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FDA Grants Full Approval to Osimertinib for T790M+ NSCLC

Silas Inman @silasinman
Published: Thursday, Mar 30, 2017

Vassiliki A. Papadimitrakopoulou, MD

Vassiliki A. Papadimitrakopoulou, MD

The FDA has granted a regular approval to osimertinib (Tagrisso) as a treatment for patients with metastatic EGFR T790M mutation-positive non–small cell lung cancer (NSCLC) following prior treatment with an EGFR TKI, based on progression-free survival (PFS) findings from the phase III AURA3 trial.

In the randomized trial, osimertinib demonstrated a median PFS of 10.1 months compared with 4.4 months for standard platinum-based chemotherapy (HR, 0.30; 95% CI, 0.23-0.41; P <.001). The median PFS for patients with central nervous system (CNS) metastases was 8.5 months with osimertinib versus 4.2 months with chemotherapy (HR, 0.32; 95% CI, 0.21-0.49). Osimertinib was originally granted an accelerated approval in November 2015, based on an overall response rates (ORR) of 59% across 2 single-arm studies.

“These results show that osimertinib demonstrated a superior, clinically meaningful efficacy over platinum–pemetrexed, establishing the new standard of care for these patients,” said lead investigator Vassiliki A. Papadimitrakopoulou, MD, form the MD Anderson Cancer Center, when she presented the findings at the IASLC 17th World Conference on Lung Cancer. “Patients receiving osimertinib experienced a 70% reduction in the risk of disease progression without severe toxicity, and similar efficacy was seen in patients with CNS metastases at baseline.”

In the open-label study, 419 patients were randomized in a 2:1 ratio to receive osimertinib (n = 279) or a platinum-based chemotherapy doublet (n = 140). Osimertinib was administered once per day orally at 80 mg in a 21-day cycle. The chemotherapy arm included pemetrexed plus carboplatin or pemetrexed plus cisplatin. Pemetrexed was administered at 500 mg/m2, carboplatin was given at a dose of 5 AUC, and cisplatin was administered at 75 mg/m2.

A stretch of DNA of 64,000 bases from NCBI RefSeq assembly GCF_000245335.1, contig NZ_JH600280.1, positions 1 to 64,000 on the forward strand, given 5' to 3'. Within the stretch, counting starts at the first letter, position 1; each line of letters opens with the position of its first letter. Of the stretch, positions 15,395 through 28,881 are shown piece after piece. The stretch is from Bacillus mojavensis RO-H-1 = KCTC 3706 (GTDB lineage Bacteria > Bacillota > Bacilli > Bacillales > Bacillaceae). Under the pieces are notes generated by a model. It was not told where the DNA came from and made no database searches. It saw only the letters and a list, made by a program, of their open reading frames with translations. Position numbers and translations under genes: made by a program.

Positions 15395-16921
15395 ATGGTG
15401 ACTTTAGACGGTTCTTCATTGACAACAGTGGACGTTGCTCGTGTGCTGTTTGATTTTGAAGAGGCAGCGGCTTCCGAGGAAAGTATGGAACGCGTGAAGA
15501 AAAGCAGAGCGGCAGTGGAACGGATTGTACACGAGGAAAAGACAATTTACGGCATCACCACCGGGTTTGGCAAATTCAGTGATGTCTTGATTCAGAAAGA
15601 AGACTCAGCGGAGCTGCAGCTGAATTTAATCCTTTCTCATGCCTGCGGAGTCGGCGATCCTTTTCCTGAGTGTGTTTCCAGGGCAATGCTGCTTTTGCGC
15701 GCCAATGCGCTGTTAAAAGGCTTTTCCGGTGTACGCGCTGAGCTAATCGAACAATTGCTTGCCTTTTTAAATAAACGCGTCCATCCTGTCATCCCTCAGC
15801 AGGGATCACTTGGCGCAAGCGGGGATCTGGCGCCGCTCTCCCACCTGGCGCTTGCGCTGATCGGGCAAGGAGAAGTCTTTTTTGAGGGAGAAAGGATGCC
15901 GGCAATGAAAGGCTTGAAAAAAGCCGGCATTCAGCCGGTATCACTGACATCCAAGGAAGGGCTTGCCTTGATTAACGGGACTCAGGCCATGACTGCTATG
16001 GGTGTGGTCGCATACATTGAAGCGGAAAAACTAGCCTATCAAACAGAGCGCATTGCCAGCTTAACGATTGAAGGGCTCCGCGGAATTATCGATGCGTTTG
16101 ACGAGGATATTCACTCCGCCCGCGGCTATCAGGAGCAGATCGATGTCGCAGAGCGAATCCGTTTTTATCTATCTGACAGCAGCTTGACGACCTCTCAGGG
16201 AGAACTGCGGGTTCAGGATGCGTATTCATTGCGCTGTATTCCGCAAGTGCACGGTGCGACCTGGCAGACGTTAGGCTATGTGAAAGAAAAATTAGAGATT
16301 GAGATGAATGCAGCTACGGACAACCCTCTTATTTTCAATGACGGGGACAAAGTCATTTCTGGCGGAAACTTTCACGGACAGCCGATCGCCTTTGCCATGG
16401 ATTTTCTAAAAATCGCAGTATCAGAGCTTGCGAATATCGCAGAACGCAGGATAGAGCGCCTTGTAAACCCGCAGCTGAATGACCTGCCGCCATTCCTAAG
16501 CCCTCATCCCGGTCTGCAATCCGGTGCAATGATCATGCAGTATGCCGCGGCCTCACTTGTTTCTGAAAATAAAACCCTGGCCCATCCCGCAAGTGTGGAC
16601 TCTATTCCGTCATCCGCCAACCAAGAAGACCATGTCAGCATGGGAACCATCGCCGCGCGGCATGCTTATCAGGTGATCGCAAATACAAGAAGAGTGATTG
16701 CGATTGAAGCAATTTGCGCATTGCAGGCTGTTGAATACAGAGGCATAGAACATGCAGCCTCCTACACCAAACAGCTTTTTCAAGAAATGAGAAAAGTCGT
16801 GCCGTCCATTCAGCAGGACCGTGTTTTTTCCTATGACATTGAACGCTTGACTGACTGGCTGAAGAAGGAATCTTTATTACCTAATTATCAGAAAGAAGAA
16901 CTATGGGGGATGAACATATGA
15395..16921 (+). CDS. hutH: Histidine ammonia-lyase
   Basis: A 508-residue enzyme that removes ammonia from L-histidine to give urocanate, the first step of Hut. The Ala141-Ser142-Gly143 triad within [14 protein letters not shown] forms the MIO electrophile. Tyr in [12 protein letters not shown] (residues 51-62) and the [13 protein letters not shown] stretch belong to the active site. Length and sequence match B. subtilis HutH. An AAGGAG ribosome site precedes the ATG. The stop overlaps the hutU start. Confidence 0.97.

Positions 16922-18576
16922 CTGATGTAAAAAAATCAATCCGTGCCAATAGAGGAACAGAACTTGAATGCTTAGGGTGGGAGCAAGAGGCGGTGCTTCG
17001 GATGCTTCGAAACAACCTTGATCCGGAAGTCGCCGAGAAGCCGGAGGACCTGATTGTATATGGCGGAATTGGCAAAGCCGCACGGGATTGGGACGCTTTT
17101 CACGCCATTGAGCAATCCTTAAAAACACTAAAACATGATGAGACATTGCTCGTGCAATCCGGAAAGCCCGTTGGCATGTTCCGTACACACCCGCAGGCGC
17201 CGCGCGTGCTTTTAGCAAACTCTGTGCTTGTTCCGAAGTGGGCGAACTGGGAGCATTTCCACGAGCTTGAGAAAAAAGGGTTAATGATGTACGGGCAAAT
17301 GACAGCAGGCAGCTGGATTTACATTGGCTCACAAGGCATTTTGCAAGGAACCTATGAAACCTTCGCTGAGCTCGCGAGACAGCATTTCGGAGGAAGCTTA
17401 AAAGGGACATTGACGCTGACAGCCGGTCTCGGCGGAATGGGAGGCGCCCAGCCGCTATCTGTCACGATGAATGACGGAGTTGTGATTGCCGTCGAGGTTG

The median age of patients in the osimertinib arm was 62 years compared with 63 years in the chemotherapy cohort. Nearly all the patients had metastatic disease, and 33% and 36% of those in the osimertinib and chemotherapy arms, respectively, had CNS metastases. Approximately 60% of the participants had received gefitinib (Iressa), 35% had been treated with erlotinib (Tarceva), and nearly 6% had taken afatinib (Gilotrif).

The ORR with osimertinib was 71% versus 31% with chemotherapy (odds ratio, 5.39; 95% CI, 3.47-8.48; P <.001). The 6-month PFS rate was 69% with osimertinib versus 37% with chemotherapy. At 12 months, 44% of those in the osimertinib arm were progression-free versus 10% in the chemotherapy group. Data for overall survival were not yet available.

The most common adverse events of any grade, reported in >10% of participants, associated with osimertinib included diarrhea (41%), rash (34%), dry skin (23%), and paronychia (22%). For those treated with platinum–pemetrexed, the most common toxicities of any grade were nausea (49%), decreased appetite (36%), constipation (35%), and fatigue (28%).

Grade ≥3 AEs were reported in 23% of the osimertinib group versus 47% of the chemotherapy arm. The most frequently reported grade ≥3 events in the chemotherapy arm were neutropenia (12%), anemia (12%), and thrombocytopenia (7%). The incidence of each of those toxicities in the osimertinib arm was 1% or less.

Findings from AURA3 were also published in The New England Journal of Medicine. At the time, the lead author, Tony Mok, MD, noted that “With the publication of the AURA3 data, clinicians should perform T790M mutation testing to ensure Tagrisso be given to patients who are most likely to benefit.”

Several clinical trials continue to assess osimertinib, both as a single agent and in novel combinations. A phase III study is exploring osimertinib in the frontline setting following tumor resection, with or without adjuvant chemotherapy (NCT02511106).
Mok TS, Wu YL, Ahn MJ, et al. The AURA3 Investigators. Osimertinib or platinum–pemetrexed in EGFR T790M–positive lung cancer. N Engl J Med. 2017; 376:629-640.



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